Objective: Insulin resistance and obesity are independently associated with type 1 diabetes (T1D) and are known risk factors for cardiovascular and kidney diseases, the leading causes of death in T1D. We evaluated the effect of BMI on cardiovascular and kidney outcomes in youth with T1D versus control youth with normal weight or obesity and youth with type 2 diabetes (T2D).
Research design and methods: Pubertal youth (n = 284) aged 12-21 years underwent assessments of resting heart rate (RHR), systolic blood pressure (SBP) and diastolic blood pressure (DBP), leptin, hs-CRP, adiponectin, ratio of urine albumin to creatinine, and estimated glomerular filtration rate. Participants with T1D underwent bicycle ergometry for VO2peak, monitoring for peripheral brachial artery distensibility (BAD), endothelial function testing for reactive hyperemic index, and aortic MRI for central arterial stiffness or shear.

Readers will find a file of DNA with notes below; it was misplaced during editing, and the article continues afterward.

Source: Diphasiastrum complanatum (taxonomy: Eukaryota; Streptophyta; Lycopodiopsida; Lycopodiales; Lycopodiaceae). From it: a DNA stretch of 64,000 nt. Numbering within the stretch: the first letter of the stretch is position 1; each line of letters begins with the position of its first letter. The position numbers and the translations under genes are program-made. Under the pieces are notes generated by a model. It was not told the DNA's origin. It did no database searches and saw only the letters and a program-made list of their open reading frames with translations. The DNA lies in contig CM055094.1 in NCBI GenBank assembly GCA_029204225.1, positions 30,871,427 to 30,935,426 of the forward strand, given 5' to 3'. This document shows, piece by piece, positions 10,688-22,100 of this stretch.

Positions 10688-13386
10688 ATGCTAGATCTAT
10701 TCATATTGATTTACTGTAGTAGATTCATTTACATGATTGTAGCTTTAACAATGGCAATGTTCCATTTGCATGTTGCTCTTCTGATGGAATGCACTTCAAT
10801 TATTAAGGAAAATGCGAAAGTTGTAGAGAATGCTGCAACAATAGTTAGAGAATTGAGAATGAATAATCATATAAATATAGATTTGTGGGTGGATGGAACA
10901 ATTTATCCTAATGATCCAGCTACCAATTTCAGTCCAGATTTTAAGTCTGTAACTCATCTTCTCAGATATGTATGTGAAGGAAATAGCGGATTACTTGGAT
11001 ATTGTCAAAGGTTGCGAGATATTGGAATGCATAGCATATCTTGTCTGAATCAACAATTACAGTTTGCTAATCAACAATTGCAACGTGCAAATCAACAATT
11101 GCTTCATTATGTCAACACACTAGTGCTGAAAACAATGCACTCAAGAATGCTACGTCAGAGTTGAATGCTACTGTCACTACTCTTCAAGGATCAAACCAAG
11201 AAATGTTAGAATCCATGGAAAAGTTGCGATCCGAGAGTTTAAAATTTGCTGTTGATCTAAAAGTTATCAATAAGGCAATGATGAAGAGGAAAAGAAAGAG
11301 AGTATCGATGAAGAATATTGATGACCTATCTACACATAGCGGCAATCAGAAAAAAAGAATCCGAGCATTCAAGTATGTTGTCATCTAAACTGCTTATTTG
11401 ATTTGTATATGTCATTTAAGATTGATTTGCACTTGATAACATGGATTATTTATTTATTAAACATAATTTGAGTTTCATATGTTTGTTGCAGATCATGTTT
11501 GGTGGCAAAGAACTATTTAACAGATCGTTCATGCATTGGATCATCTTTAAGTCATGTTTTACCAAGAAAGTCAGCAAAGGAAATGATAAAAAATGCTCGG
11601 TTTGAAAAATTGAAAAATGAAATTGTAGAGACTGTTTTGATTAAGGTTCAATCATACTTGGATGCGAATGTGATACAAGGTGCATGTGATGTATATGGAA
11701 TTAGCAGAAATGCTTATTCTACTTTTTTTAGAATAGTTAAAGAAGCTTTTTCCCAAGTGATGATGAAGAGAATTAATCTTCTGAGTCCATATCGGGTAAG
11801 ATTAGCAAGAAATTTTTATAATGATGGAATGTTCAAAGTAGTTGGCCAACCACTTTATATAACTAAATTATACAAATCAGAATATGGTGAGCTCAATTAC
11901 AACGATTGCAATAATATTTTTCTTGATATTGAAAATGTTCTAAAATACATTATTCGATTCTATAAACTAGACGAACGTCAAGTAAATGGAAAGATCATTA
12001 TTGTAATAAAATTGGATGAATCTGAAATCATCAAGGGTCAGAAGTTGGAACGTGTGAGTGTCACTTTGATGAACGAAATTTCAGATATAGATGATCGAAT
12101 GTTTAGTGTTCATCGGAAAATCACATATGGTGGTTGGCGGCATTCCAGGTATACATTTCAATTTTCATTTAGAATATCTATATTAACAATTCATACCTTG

Results: In adolescents with T1D, RHR, SBP, DBP, mean arterial pressure, leptin, hs-CRP, and hypertension prevalence were significantly higher, and BAD, descending aorta pulse wave velocity, and VO2peak lower with an obese versus normal BMI. Although hypertension prevalence and RHR were highest in obese adolescents with T1D and adiponectin lowest in youth with T2D, other measures were similar between obese adolescents with T1D and those with T2D.
Conclusions: Obesity, now increasingly prevalent in people with T1D, correlates with a less favorable cardiovascular and kidney risk profile, nearly approximating the phenotype of youth with T2D. Focused lifestyle management in youth-onset T1D is critically needed to reduce cardiovascular risk.
Trial registration: ClinicalTrials.gov NCT01808690.
© 2021 by the American Diabetes Association.